20th Century Modernism: Some Thoughts
In my recently-released book and TV series, The Story of Music, I made some comments about the avant-garde in classical music in the 20th century which have sparked debate and – in some quarters – some confusion and misrepresentation of my observations which it might be good to address, briefly.
I am not a missionary, nor critic, but a chronicler. This means that I feel it is my job to communicate to the public at large as clearly as I can the chain of events that occurred in western music at any one time. I am not trying to convert anyone to a particular style or genre of music nor on the whole do I seek to make quality judgements, as a critic or an evangelist for one style of music or another might. Listeners can make up their own minds. We do not expect Simon Schama, in his TV history of Britain, for example, to come down on one side or other when describing the English Civil War nor to opine that the world would have been a better place if the 1917 Russian Revolution had not been won by the Bolsheviks. That would be bad history.
Many composers in the 20th century experimented with the sound of music, pushing boundaries and expectations, sometimes to extremes, as was the case in all art forms. It is a matter of historical fact that the combined effect of these experiments was to give the impression to the wider public that ‘modern’ music was becoming hard or even painful to listen to. Gradually, between the 1920s and the 1980s, the reception of new pieces of music became more hostile and confused amongst the public, even if such premières also, as with any niche taste, had its devotees, small in number, passionate in their support. In the 19th century it had been commonplace for live concert performances to be programmed with new music; this is what audiences expected. By the mid-20th century this situation had evolved into a mirror image of this expectation: audiences were fearful of new works and orchestras, concert halls, promoters sought to fill concert programmes with old works instead, often burying new works between more familiar ones for safety.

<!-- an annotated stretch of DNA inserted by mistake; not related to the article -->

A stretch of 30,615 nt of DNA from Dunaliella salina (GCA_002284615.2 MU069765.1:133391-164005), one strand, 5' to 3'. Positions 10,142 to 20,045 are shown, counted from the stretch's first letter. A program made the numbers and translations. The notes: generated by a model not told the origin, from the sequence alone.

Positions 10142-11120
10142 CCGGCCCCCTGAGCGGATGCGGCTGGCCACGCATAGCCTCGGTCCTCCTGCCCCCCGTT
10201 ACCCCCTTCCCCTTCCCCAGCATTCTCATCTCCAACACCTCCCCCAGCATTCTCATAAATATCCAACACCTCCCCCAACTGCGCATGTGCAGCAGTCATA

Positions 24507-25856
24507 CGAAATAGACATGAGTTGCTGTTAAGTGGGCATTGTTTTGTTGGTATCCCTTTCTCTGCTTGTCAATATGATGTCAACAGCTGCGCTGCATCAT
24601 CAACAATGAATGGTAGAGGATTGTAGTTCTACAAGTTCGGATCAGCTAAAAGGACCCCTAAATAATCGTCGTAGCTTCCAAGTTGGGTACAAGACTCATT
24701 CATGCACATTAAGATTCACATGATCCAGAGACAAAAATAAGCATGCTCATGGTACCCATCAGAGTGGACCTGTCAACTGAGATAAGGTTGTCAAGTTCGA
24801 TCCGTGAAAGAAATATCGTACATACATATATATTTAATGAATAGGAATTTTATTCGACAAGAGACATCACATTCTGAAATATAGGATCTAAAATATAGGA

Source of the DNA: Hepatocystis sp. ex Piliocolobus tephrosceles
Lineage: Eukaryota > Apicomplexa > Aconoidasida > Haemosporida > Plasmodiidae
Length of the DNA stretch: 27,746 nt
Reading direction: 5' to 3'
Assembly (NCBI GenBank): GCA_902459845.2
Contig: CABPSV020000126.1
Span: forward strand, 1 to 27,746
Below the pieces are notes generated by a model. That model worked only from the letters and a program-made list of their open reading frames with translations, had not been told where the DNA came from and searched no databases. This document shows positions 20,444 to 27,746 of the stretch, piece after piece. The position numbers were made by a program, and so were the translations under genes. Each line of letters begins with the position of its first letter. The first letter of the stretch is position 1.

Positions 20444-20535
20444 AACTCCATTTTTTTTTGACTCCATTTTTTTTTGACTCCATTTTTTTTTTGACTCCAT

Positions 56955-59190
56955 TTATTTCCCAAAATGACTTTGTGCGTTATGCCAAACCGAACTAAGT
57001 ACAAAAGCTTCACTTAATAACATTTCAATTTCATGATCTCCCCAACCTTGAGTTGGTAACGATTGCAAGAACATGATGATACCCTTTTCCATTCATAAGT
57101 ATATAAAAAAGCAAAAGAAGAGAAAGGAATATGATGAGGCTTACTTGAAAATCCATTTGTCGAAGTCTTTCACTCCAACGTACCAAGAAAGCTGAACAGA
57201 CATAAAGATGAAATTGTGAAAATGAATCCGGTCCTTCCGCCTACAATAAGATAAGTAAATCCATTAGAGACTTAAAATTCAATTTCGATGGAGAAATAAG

This is not my view, it is a description of events. What I do propose in my book and series is that one particular form of experiment was more responsible than others for this stand-off between audiences and new music, known by several names, the principal one of which is serialism. In its basic form it was devised by the Austrian composer Arnold Schönberg at the beginning of the 20th century, though in a significant number of his own works, like the beautiful Verklärte Nacht, he does not always follow his own set of serialist rules. As the century progressed, more and more contemporary composers followed Schönberg’s lead and adopted elements of the serialist package, some increasing its scope and rigidity considerably. Some composers tried the technique for a while then dropped it again. Some composers enjoyed its mathematical challenge but only applied its strictures in some or part of some works.